Men, on the other hand, carry much of their positive buoyancy in their heads. This means that they may benefit more from wearing a neck weight.

What you will be aiming for is to move your fin(s) and then glide without floating up to the surface or sinking to the bottom. This may take some experimenting to get right and may differ if you change your freediving equipment.

Dynamic Apnea Without Fins

The principles applied in dynamic with fins are ideal for dynamic without fins. However, getting the weighting right without fins is a little bit harder.

With fins, you will have the ability to correct your position in the water. Without fins, you will lack both propulsion and much control. Even a simple weight adjustment can create a lot of difference when you get in the water without fins.

Constant Weight Freediving with Fins (CWT)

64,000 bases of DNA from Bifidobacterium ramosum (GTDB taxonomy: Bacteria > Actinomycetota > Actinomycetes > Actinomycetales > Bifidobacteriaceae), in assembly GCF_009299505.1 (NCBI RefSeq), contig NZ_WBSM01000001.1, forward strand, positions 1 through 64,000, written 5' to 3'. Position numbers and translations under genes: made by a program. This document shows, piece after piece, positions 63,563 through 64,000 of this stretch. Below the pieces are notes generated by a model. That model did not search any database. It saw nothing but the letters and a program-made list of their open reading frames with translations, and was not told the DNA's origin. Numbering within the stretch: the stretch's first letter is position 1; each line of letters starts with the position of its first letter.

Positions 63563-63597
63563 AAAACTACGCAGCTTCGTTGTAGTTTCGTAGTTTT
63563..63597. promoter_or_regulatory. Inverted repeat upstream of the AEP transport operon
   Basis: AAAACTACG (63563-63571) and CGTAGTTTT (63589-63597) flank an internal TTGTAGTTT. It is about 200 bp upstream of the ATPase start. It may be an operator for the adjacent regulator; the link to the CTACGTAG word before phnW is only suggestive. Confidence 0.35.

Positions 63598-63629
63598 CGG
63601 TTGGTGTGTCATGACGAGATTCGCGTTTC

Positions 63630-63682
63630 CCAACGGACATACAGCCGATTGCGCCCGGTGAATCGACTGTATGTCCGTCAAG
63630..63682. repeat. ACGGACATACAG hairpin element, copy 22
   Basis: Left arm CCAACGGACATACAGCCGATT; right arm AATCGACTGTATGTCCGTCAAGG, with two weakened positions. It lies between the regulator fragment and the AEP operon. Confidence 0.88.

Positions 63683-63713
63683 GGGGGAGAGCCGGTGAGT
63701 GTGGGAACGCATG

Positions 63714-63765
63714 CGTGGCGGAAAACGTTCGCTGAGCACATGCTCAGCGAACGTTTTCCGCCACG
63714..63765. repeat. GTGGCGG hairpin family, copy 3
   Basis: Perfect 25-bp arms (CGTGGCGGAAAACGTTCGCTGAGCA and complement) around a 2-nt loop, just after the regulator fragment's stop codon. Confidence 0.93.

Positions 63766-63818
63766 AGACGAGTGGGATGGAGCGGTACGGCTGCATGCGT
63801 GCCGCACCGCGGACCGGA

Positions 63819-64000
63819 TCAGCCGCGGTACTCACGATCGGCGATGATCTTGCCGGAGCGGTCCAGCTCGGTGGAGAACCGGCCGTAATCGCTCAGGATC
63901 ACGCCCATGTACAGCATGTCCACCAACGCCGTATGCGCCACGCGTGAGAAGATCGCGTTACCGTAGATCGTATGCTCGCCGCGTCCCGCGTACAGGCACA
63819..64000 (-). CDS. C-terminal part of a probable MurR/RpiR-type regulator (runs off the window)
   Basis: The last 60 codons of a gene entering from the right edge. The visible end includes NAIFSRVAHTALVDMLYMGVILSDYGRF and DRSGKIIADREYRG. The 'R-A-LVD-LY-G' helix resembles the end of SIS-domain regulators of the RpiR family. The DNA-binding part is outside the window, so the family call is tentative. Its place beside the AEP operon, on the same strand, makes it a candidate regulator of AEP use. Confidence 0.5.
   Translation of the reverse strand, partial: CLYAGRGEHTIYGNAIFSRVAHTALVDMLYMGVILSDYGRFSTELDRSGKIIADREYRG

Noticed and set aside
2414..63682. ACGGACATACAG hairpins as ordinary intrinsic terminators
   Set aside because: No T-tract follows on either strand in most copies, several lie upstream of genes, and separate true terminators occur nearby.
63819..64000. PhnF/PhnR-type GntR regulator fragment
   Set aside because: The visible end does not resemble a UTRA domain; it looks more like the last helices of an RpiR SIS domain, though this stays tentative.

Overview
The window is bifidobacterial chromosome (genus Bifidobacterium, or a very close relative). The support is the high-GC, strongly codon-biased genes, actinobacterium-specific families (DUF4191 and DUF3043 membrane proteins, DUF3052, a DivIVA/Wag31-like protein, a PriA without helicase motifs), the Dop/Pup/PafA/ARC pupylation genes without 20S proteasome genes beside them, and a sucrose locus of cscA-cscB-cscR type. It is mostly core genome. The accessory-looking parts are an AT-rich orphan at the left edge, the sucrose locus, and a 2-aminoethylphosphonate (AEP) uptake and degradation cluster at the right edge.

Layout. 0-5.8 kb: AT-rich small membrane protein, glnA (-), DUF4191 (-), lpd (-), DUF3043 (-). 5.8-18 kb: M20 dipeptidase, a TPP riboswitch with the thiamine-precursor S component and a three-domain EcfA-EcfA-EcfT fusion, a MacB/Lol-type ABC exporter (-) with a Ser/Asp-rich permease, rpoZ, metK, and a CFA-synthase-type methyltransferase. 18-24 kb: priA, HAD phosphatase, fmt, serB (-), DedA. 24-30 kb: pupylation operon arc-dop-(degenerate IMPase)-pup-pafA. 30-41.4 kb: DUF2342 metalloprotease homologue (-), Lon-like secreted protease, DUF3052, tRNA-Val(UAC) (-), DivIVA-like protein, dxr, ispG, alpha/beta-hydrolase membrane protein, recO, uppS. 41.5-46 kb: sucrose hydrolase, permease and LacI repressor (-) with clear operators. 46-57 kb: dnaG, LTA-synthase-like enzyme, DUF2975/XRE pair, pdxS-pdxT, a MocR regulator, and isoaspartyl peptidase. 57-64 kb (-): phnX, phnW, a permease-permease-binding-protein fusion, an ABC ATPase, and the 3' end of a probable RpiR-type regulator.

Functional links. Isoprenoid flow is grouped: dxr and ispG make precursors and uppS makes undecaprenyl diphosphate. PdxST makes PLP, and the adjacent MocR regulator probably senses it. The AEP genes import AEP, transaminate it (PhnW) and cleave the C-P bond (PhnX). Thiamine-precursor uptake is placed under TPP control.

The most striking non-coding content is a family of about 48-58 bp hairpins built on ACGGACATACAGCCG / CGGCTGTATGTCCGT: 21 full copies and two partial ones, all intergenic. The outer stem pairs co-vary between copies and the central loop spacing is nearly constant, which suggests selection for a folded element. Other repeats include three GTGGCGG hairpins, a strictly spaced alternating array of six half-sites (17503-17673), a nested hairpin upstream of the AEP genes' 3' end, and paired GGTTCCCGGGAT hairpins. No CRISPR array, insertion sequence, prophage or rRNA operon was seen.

To increase your safety underwater, you should be neutrally buoyant at a depth of about 10 to 12 meters, if you intend to dive deeper than 15 meters. The biggest shallow water blackout risk is at about 10 meters. Therefore, you must be positively buoyant from 10 meters.

Constant Weight Freediving Without Fins

The principles for constant weight freediving with fins also apply here. The tendency, however, is to wear more weight since the initial descent is generally more challenging. For safety reasons, you should wear less weight. This will make your ascent much easier.

Recreational Freediving

If you intend to dive on a shallow reef after wearing your diving gloves, you should adjust your weight so that you are a little bit heavily weighted while retaining positive buoyancy on the surface. Being neutrally buoyant at 10 meters can be frustrating if the seafloor is just 4 meters.